Debating the secular-communal divide

The right-wing brand of politics seems to be a step ahead in articulating the idea of ‘justice for all,’ which should have ideally come from those championing secularism and more so from the religious minorities themselves

March 25, 2014 01:16 am | Updated December 04, 2021 11:25 pm IST

Come election time and we invariably indulge in India’s very own “Great Debate” on the secular-communal divide in our democracy. While the Left and regional parties, that wish to either launch a third alternative or align with the Congress, resort to the need to keep communal forces at bay and maintain the secular fabric of the nation, the Bharatiya Janata Party (BJP) and the Sangh Parivar lament minority appeasement and vote-bank politics and instead suggest universal development and providing education and employment to all. “Justice to all, appeasement of none” or “Sab ka Saath, Sab ka Vikas” is their new mantra . In terms of popular perception (that matters the most in democracy in general, but more so in the electoral season), this has now become almost an insurmountable divide.

Post the Sachar Committee report, there is enough data to prove that Muslims are badly off in terms of education and economic opportunities. In some cases, this means being worse off than even Dalits. Therefore, to make special provisions for Muslims, including demanding reservations on religious grounds or including them in the Other Backward Classes (OBC) category is only a necessary corrective measure. When Jats and Rajputs are being included in the OBC list and Gujjars in Rajasthan make the demand to be recognised as Scheduled Tribes, there is very little justification in denying Muslims their due share in the resources of the state. Even if the Constitution does not recognise affirmative action on religious grounds, there is enough sociological reasoning behind demanding special provisions for Muslims. Legal reasoning and pronouncements are not absolute. They need to be opened up to the emerging reality because many of the legal pronouncements themselves are based on no specific logic except in reinforcing popular perceptions about justice, including the cap on reservations not crossing 50 per cent that has no special logic except to maintain a perceived idea about merit, efficiency and equal opportunity in the system. Similarly, this skewed logic that special provisions encourage vote-bank politics has been a long-standing complaint not only with Muslims but also with regard to policies for Dalits and the OBCs. While the former is seen as minority-appeasement, the latter is believed to be aiding the flaring up of casteism in society. Recognising specific disabilities is not reinforcing the divide but only providing a corrective to the divide that already exists and is not created by such protective policies. Further, the idea that vote-bank politics is limited to Muslims and Dalits is itself a misconception perpetuated for way too long by the dominant social groups, both religious and caste-based. Is it not true that the upper castes and the upper classes vote as vote-banks in India? How else can one explain the popularity of the BJP in the urban areas and among caste Hindus? The dominant social-religious and caste groups take recourse to the reasoning of individual rational choice but have voted as clusters all along.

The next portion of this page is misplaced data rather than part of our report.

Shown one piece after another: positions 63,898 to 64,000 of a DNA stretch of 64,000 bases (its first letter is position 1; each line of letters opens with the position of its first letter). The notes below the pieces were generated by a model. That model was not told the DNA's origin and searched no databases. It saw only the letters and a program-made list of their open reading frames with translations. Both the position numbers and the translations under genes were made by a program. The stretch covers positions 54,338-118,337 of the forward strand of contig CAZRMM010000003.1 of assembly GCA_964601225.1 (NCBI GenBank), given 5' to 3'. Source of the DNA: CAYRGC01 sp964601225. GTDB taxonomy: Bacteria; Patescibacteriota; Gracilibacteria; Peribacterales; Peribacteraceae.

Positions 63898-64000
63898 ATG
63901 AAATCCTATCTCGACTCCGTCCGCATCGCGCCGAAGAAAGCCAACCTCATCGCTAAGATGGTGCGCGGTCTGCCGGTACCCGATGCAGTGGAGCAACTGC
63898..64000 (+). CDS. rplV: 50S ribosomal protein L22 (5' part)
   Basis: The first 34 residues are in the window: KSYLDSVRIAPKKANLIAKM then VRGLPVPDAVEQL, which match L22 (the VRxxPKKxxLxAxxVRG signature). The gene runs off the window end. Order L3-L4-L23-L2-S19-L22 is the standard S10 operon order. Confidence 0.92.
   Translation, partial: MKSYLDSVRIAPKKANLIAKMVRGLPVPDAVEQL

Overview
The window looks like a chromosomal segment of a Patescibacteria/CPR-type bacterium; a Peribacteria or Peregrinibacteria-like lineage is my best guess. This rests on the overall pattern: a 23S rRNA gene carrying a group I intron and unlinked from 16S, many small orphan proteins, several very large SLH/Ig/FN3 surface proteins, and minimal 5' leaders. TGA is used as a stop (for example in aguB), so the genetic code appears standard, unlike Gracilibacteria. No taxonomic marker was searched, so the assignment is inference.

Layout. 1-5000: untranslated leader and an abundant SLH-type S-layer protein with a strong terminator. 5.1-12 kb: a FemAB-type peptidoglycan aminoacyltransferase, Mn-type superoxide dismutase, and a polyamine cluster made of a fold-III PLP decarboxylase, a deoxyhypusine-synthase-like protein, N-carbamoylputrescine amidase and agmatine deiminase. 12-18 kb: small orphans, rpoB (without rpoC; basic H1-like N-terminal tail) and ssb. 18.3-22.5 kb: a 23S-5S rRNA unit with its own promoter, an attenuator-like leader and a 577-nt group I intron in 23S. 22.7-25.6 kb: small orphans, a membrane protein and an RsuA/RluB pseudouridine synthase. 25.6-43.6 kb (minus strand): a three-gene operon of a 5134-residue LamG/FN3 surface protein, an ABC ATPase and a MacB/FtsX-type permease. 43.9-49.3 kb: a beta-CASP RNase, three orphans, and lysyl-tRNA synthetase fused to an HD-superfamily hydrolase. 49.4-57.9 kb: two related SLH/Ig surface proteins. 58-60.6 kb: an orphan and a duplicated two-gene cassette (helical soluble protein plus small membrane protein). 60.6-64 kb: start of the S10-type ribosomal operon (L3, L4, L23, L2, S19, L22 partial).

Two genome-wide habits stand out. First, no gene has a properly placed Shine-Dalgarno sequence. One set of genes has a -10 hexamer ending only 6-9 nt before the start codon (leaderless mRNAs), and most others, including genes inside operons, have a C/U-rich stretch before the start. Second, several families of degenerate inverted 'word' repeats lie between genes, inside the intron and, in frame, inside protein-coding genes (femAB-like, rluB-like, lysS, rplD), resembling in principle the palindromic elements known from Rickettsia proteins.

A discourse in crisis